Sweat Stains: Gone for Good

Almost every inch of every human body sweats so why do sweat stains only show up under arms? Sweat stains ruin clothing and can be embarrassing– learn what causes them and how to prevent them.

My Story

giphy4When I was a teenager I thought something was terribly wrong with me. I made sure not to lift my arms in photos or raise my hand too high in class. No matter what I did within a few weeks of owning a shirt it would develop nasty yellow sweat stains. The television seemed to know my pain; it advertised clinical strength antiperspirants that were “strong enough for a man, but made for a woman.” I bought it. In fact, bought a few and kept them at home, in my school locker, and in my backpack. But nothing worked. The stains kept returning and I was still sweating. Stain removers had no effect.

Then one day while I was in college, having ditched disposable menstrual products for cloth, I decided to ditch conventional antiperspirant too. If switching to cloth made my period lighter, or so I figured, maybe switching to this strange salt rock would reduce my sweating.

It did not.

giphy5At least at first. I was fortunate that I was too poor to immediately switch back to conventional antiperspirant. For a week (between meager paychecks) I had to suffer through the waterfalls under my arms. I brought extra clothes to class with me to change, stuffed paper towels into my bra strap, and wore flowy cardigans. I was soaked multiple times a day for seven days. And then, it stopped.

Just like that. I stopped sweating. For my entire post-pubescent life I believed that I had a problem with excessive sweating destroying my clothes and requiring stronger and stronger antiperspirants to stop it. I had been put on powerful anti-anxiety medications and when those didn’t do anything (except make me violently ill), I was told that I could have surgery to remove sweat ducts. But all I really needed was to stop using antiperspirants altogether (and give my body a minute to sweat everything out).

I learned that the stains I had dealt with for so long had nothing to do with my body and everything to do with the antiperspirants. The base clung to clothing fibers and then oxidized into a yellowy permanent stain. When using the salt crystal, even if I was working out really hard, drenched in sweat, my workout clothes wouldn’t develop sweat stains and I wouldn’t get smelly.

How does it work?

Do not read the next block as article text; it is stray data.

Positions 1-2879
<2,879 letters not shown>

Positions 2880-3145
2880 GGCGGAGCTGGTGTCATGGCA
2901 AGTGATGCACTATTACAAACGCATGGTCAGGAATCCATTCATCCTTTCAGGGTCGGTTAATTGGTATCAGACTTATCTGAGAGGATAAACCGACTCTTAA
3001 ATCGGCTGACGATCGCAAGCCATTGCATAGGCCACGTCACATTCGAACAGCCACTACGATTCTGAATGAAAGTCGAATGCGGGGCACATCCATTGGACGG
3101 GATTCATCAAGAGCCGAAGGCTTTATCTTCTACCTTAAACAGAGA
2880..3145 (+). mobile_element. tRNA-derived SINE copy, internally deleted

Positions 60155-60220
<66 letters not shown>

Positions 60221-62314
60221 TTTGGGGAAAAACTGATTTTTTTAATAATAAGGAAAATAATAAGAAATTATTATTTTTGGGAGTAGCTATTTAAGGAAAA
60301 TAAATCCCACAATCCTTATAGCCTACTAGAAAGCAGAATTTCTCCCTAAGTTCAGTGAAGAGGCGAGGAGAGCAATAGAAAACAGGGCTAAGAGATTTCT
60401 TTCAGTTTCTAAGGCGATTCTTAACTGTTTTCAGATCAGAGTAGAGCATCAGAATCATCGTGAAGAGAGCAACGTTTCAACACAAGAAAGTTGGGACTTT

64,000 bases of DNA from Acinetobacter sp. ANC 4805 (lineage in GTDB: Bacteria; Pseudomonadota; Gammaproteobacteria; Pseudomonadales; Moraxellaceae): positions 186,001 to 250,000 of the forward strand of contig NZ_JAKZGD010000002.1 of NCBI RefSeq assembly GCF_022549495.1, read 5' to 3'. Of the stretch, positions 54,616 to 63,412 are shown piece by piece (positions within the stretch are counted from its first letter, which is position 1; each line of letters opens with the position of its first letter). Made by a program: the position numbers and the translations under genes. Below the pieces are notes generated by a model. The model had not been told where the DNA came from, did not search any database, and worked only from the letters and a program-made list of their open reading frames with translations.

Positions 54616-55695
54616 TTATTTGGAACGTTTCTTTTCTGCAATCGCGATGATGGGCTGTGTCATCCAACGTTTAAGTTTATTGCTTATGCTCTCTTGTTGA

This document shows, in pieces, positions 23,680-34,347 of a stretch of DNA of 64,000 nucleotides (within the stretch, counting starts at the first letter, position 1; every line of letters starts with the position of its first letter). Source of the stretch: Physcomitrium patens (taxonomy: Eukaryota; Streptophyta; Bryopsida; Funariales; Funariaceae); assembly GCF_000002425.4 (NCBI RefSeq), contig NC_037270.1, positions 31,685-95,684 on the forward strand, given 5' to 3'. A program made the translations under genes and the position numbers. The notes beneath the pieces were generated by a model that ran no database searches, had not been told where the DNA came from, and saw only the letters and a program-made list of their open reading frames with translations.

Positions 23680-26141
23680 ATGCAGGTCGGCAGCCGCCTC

Antiperspirants are considered a drug by the FDA. The most common chemical compound found in modern antiperspirants is “aluminium zirconium tetrachlorohydrex glyand” which combines with sweat to plug the sweat ducts in the skin. It is this substance, the goop created from sweat and “aluminium zirconium tetrachlorohydrex glyand” (what a mouthful— phrasing!) that was staining my clothes, leaving a nasty film in the fabric that couldn’t be removed. And likely, the reason my armpits went into monsoon season when I suddenly stopped using it. The active ingredient in antiperspirants has been linked to kidney damage and may be linked with breast cancer and lymphomas (there is a lot of industry push back on research into this area for about two billion reasons a year).

The brand I use most often comes as large loose stone with a scalloped dish.

The salt crystal that I have been using now for over fifteen years is a deodorant, not an antiperspirant. It doesn’t have anything in it that prevents my sweat ducts from doing what they do, but it does inhibit the growth of bacteria that cause body odor. Unlike conventional deodorants that contain fragrance and talc to leave a silky feeling behind (which can also cause sweat stains), the salt crystal doesn’t add any scent or residue. How do I use it? I get it wet, then rub the wet rock under my armpits after showering. It leaves a thin (imperceptible) layer of salt on my skin, though it is important to wash your skin between applications so that you don’t get a build up of salt which could be irritating. As a bonus, it can be used anywhere on the body that a person has problems with body odors, such as feet (though I would recommend keeping separate stones for each).

Pros and Cons of Deodorant Stones

With a plastic applicator.

There have been a few downsides to using the salt crystal. When left damp it starts to grow little crystal babies which are sharp. Speaking of sharp, if you knick yourself shaving or have just used an epilator (any kind of broken skin) and you swipe on the salt crystal it is going to sting like a MF. Dropping the rock is a problem too because if it gets a sharp edge on it you’ll need to be careful. I can’t decide whether I prefer the rock alone or the version in the plastic screw-up base. The stand-alone rock can be hard to grip but I can actually hold it, whereas the crystal in the plastic case can come loose from the base and you’ll be left holding the case as the crystal flies across the room. The alternative is the roll-on applicator which contains the salt-water, which doesn’t require you to have access to water to apply.

There are more benefits than downsides, including the obvious lack of sweat stains and harmful chemical compounds, including how long a salt crystal lasts. I buy one every two years or so and it’s around $1.15/ounce. Though I try to find them on sale and stock up since they won’t go bad. Whereas most antiperspirants are $2-3 or more per ounce and they will expire if not used in a timely manner. The crystal also looks nice, albeit a fairly trivial issue considering, but who doesn’t want more functional and beautiful things in their life?

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